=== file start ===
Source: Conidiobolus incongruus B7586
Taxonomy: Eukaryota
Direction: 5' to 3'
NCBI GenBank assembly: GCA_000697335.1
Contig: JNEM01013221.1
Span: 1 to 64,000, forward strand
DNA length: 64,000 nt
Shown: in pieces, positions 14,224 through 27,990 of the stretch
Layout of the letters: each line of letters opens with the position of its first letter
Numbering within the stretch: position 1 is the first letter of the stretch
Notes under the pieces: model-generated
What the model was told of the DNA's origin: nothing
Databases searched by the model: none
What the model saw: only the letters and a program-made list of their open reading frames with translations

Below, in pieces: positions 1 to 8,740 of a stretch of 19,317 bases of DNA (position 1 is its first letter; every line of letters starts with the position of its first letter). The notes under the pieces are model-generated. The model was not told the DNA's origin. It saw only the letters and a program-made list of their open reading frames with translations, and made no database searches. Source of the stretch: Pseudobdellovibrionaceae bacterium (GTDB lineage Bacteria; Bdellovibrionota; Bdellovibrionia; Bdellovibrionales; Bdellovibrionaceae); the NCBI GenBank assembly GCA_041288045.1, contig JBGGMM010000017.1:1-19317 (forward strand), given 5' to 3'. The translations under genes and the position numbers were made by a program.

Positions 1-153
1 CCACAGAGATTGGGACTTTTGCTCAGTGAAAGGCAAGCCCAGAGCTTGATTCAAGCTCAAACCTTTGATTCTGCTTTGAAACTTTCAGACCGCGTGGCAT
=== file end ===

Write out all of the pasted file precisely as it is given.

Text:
Source: Conidiobolus incongruus B7586
Taxonomy: Eukaryota
Direction: 5' to 3'
NCBI GenBank assembly: GCA_000697335.1
Contig: JNEM01013221.1
Span: 1 to 64,000, forward strand
DNA length: 64,000 nt
Shown: in pieces, positions 14,224 through 27,990 of the stretch
Layout of the letters: each line of letters opens with the position of its first letter
Numbering within the stretch: position 1 is the first letter of the stretch
Notes under the pieces: model-generated
What the model was told of the DNA's origin: nothing
Databases searched by the model: none
What the model saw: only the letters and a program-made list of their open reading frames with translations

Below, in pieces: positions 1 to 8,740 of a stretch of 19,317 bases of DNA (position 1 is its first letter; every line of letters starts with the position of its first letter). The notes under the pieces are model-generated. The model was not told the DNA's origin. It saw only the letters and a program-made list of their open reading frames with translations, and made no database searches. Source of the stretch: Pseudobdellovibrionaceae bacterium (GTDB lineage Bacteria; Bdellovibrionota; Bdellovibrionia; Bdellovibrionales; Bdellovibrionaceae); the NCBI GenBank assembly GCA_041288045.1, contig JBGGMM010000017.1:1-19317 (forward strand), given 5' to 3'. The translations under genes and the position numbers were made by a program.

Positions 1-153
1 CCACAGAGATTGGGACTTTTGCTCAGTGAAAGGCAAGCCCAGAGCTTGATTCAAGCTCAAACCTTTGATTCTGCTTTGAAACTTTCAGACCGCGTGGCAT